Winter Wild Foods

Chickweed

The term "chickweed" most notably describes Common Chickweed (Stellaria media), although there are several other chickweeds, all in the genus Stellaria

Common Chickweed is a cool weather plant native to Europe that has widely naturalized in the United States and throughout the world. It’s often found in lawns and other areas of shady, moist soil.

Depending on climate, chickweed normally appears during the cooler temperatures of fall and dies back in the late spring or early summer heat. It thrives between 53° and 68°F.

Chickweed, Stellaria Media

Common Chickweed, Stellaria Media

Traditional Use: 

How beneficial is chickweed nutritionally? It’s hard to say. To my knowledge, there hasn’t been any official research conducted.

Several sources say it’s high in vitamins C, B, and A, as well as a host of minerals and other healthful constituents. I contacted a few of those sources looking for more info but I haven’t located any credible evidence or study.

We do know that chickweed was used traditionally as a restorative tonic for patients recuperating from serious illness. It’s presumably the plant’s nutrient content that provides healing support.

Chickweed actually has several traditional uses both internally and externally:

  • Anti-inflammatory and pain reliever
    It’s a traditional remedy for rheumatism, arthritis, menstrual cramps and other issues associated with inflammation. 
  • Digestive and intestinal support
    Chickweed’s high fiber content and its reputation for improving the absorption of nutrients makes it an old stand-by tonic for gut health.
  • Skin treatment
    Chickweed is cooling and drying so it has a long history of use in treating skin afflictions like acne, eczema, psoriasis, rashes, minor burns, boils, cuts, and insect bites. It’s also good as a compress for soothing hemorrhoids and varicose veins.
  • Kidney support
    As a mild diuretic, chickweed tea is traditionally administered to flush and clean the kidneys. 
  • Astringent
    A compress, tincture, or fresh juice of chickweed is used to draw out splinters.

Habitat and Harvest:

Chickweed is a common yard weed--it’s considered a pest by some so be sure not to gather it in areas that have been sprayed with pesticide.

To harvest, simply cut the stems with scissors--cut either the tops or the base depending on how much you need and how much is available. For larger, leggy plants, you may want to use only the leaves. Be sure to remove any yellow or brown leaves.

Preparation and Storage:

Chickweed doesn’t do well refrigerated which probably explains the fact that it never made it as a commercial crop, even though it was a popular edible garden plant in the 1800s. It’s best eaten fresh so plan to use it within a day or so of cutting. Eat the stems, leaves, flowers, and seed pods.

Since chickweed is so prolific, it’s really easy to get enough for a meal or 10 in a short time.

It’s excellent eaten raw; put it in a salad or prepare as you would spinach: steamed or sauteed.

See Steve Brill's tips for preparing chickweed:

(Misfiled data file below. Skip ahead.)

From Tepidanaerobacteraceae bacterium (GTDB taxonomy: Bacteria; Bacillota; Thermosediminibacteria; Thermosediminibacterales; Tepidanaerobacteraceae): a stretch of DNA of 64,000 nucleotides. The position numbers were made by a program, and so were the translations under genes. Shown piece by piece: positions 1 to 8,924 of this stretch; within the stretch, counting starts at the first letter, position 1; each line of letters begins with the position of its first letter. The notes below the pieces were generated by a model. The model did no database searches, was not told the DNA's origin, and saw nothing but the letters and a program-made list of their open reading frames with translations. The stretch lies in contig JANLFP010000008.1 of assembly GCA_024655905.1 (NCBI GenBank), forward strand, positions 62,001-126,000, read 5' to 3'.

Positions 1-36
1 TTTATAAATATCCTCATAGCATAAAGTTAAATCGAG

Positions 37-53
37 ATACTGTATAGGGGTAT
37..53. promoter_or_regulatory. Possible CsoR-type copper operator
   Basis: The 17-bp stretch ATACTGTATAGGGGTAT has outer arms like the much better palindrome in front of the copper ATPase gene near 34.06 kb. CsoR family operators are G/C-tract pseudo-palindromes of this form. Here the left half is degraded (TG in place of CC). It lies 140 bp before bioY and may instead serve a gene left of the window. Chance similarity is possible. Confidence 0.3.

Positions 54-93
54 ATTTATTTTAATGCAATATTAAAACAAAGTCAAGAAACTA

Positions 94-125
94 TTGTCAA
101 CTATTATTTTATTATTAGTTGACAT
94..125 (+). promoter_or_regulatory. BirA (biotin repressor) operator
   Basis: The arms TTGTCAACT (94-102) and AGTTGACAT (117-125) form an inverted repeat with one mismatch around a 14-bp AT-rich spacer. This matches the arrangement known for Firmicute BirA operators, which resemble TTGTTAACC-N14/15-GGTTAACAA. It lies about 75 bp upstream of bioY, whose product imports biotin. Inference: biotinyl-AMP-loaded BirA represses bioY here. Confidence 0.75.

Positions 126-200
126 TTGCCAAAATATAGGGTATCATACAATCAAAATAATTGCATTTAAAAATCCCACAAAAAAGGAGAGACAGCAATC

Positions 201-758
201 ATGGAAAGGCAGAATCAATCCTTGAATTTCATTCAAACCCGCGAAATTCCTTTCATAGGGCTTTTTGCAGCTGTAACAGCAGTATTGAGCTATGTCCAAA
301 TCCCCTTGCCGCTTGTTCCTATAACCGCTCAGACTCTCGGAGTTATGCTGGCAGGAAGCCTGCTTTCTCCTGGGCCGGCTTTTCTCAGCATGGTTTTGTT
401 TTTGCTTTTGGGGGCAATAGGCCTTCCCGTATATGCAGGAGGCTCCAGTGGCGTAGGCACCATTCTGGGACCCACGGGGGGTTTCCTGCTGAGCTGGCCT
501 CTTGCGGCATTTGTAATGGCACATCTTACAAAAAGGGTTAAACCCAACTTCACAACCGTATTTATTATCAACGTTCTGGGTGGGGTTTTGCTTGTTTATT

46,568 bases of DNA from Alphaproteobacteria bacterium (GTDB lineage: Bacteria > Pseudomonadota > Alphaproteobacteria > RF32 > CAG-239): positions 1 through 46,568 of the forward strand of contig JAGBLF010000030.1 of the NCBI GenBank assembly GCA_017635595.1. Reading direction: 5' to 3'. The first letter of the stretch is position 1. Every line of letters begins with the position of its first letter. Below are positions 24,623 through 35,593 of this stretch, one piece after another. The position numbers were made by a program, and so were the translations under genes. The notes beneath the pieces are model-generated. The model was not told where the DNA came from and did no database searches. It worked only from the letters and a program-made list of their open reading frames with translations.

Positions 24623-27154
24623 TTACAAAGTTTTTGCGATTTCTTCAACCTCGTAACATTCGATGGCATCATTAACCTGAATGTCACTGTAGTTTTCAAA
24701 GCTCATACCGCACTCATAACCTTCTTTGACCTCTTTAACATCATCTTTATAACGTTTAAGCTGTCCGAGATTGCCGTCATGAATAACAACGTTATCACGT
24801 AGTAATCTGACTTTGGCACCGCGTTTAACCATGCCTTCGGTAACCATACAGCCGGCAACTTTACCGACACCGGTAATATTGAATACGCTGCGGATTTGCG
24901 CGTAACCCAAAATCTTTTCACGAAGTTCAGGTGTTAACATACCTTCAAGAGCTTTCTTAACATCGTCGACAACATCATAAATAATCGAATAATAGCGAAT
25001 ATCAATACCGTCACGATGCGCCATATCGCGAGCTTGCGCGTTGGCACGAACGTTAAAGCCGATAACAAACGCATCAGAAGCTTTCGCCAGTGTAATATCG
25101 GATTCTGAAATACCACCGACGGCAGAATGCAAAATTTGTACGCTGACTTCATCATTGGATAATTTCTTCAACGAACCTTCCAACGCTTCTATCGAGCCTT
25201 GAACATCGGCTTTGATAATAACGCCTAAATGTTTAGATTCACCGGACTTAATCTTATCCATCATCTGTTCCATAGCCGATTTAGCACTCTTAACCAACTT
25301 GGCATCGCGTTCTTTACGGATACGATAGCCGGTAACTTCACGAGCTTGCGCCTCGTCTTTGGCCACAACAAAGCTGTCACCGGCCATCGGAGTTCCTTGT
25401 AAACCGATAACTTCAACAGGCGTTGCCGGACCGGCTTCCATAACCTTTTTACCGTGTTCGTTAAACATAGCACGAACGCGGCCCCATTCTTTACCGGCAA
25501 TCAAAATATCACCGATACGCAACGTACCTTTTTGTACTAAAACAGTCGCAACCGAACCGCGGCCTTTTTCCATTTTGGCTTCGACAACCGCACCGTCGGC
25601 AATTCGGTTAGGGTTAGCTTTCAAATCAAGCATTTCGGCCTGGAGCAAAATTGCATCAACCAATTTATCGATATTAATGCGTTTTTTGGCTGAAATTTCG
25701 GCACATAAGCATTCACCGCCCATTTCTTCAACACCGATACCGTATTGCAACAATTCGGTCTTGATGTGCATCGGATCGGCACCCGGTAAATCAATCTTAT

Yaupon Holly

Yaupon holly (Ilex vomitoria) is an evergreen shrub native to the southeastern U.S. Yaupon holly produces small white flowers in the spring followed by red berries on female plants that remain through fall. Its small dark green ovate to elliptical leaves are scalloped and occur alternately on the stem. Ilex vomitoria may reach heights of up to 25 or 30 feet. The leaves contain more caffeine by weight than both coffee beans and green tea and it has the highest caffeine content of any plant native to North America. Yaupon holly is also high in antioxidants and less bitter than green tea. It's a close cousin of the South American yerba maté (Ilex paraguariensis) and its tea is similar in flavor and quality.

Traditional Use: 

Yaupon holly tea has been used for ages by southeastern U.S. Indian tribes for both recreation and ceremony. Early white settlers knew the tea as "the black drink." Ceremonially, it was sometimes made as a strong brew which intensified the tea's emetic qualities inducing vomiting and purification, hence the Latin name vomitoria.

During the Civil War, southerners substituted yaupon holly tea for coffee and black tea.

Preparation and Storage: 

Leaves and stems of yaupon holly may be used fresh, dried or roasted and stored like any dried herbal tea. They were traditionally parched to a dark brown over a fire. The leaves may also be parched in the oven or on the stove top at 350-400 degrees F. It may then be stored in jars and can be brewed by itself or in combination with stems and/or fresh leaves. A simple tea is brewed by steeping just a few leaves in a cup of hot water for a few minutes and then straining out the leaves. Parching the leaves imparts a smoky flavor similar to yerba maté (Ilex paraguariensis). Again, it's important to positively identify the plant as Ilex vomitoria.

Habitat and Harvest: 

Yaupon holly prefers maritime forests, salt marshes and woods and swamps of the coastal plain at elevations below 500 feet. Although its original range is limited to these areas, it now occurs in areas as far inland as the mountains of North Carolina, as it was traded and cultivated by Native American tribes.

Spotting yaupon holly is easiest in the fall when clusters of red berries cover the female plants. To harvest leaves, grasp the stem near the trunk and slide the hand outward to strip off the leaves.

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